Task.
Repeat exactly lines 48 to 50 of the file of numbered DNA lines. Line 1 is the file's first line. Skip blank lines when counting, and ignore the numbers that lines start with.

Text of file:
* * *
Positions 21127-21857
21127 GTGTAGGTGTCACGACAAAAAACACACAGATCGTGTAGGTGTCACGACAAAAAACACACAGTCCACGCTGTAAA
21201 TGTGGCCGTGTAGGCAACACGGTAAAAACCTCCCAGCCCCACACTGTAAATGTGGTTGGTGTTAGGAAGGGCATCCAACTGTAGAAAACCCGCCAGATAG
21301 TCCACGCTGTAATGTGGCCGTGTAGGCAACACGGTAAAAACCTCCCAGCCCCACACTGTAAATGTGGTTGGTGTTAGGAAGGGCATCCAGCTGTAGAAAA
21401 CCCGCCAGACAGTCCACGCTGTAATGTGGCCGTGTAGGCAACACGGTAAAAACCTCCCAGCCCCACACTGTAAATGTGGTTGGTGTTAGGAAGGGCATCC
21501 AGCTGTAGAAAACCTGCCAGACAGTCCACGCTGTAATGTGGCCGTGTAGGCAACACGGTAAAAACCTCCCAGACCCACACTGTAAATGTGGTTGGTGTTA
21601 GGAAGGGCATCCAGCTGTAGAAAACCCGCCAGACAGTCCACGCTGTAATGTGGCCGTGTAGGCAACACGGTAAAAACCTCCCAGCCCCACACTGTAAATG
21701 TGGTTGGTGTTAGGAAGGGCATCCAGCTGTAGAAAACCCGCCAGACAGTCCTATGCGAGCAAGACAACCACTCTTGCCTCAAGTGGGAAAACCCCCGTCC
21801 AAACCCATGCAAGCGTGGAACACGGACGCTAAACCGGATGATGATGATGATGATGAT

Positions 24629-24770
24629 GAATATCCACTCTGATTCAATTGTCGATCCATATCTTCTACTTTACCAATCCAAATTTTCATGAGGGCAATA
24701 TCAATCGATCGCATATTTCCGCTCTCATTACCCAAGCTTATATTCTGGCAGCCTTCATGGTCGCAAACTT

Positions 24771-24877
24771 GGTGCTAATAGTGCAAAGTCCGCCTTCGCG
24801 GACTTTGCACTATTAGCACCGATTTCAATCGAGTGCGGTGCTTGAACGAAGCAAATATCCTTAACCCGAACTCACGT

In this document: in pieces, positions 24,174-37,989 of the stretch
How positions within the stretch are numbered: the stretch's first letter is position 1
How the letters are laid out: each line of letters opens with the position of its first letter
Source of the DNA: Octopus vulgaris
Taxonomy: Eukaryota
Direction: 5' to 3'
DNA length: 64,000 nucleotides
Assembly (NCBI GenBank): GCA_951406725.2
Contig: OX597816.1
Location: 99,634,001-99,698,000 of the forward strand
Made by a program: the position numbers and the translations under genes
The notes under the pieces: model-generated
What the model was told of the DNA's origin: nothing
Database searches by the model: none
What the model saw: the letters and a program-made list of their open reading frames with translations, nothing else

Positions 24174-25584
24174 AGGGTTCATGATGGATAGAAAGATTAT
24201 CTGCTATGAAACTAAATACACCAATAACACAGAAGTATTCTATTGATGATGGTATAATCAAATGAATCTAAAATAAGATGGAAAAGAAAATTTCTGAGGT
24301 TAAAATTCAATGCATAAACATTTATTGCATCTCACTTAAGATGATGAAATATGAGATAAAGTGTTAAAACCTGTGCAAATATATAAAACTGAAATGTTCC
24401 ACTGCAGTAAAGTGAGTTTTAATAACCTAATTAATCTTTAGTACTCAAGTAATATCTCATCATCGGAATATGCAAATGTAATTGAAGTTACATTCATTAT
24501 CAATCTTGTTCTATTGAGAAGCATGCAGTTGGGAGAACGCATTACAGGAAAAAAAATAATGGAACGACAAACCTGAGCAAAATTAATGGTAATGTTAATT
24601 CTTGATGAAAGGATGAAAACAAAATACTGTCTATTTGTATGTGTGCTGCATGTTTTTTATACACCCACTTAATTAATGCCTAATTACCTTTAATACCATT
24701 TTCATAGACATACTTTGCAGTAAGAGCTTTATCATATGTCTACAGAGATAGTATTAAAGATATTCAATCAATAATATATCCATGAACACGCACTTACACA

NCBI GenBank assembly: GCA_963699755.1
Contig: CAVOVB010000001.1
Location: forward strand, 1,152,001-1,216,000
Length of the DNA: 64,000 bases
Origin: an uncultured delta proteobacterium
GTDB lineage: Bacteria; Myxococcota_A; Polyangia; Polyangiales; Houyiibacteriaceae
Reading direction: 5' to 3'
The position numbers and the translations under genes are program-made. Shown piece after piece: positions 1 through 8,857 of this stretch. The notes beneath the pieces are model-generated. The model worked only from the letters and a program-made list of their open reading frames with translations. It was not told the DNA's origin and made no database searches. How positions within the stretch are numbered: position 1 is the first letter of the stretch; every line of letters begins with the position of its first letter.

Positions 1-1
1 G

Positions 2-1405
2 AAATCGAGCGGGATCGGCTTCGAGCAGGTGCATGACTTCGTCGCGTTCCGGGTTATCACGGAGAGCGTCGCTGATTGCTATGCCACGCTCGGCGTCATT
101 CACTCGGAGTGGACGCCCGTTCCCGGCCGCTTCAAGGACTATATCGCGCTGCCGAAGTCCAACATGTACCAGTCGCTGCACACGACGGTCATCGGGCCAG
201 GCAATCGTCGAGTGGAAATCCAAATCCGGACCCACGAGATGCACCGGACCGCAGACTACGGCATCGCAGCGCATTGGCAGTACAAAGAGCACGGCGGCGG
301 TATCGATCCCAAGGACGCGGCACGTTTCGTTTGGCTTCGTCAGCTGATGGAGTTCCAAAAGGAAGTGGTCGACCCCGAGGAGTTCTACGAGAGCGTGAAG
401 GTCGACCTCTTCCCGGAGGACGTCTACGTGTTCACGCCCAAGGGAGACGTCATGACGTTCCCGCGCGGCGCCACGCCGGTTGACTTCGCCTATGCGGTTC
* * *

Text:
1 G

Positions 2-1405
2 AAATCGAGCGGGATCGGCTTCGAGCAGGTGCATGACTTCGTCGCGTTCCGGGTTATCACGGAGAGCGTCGCTGATTGCTATGCCACGCTCGGCGTCATT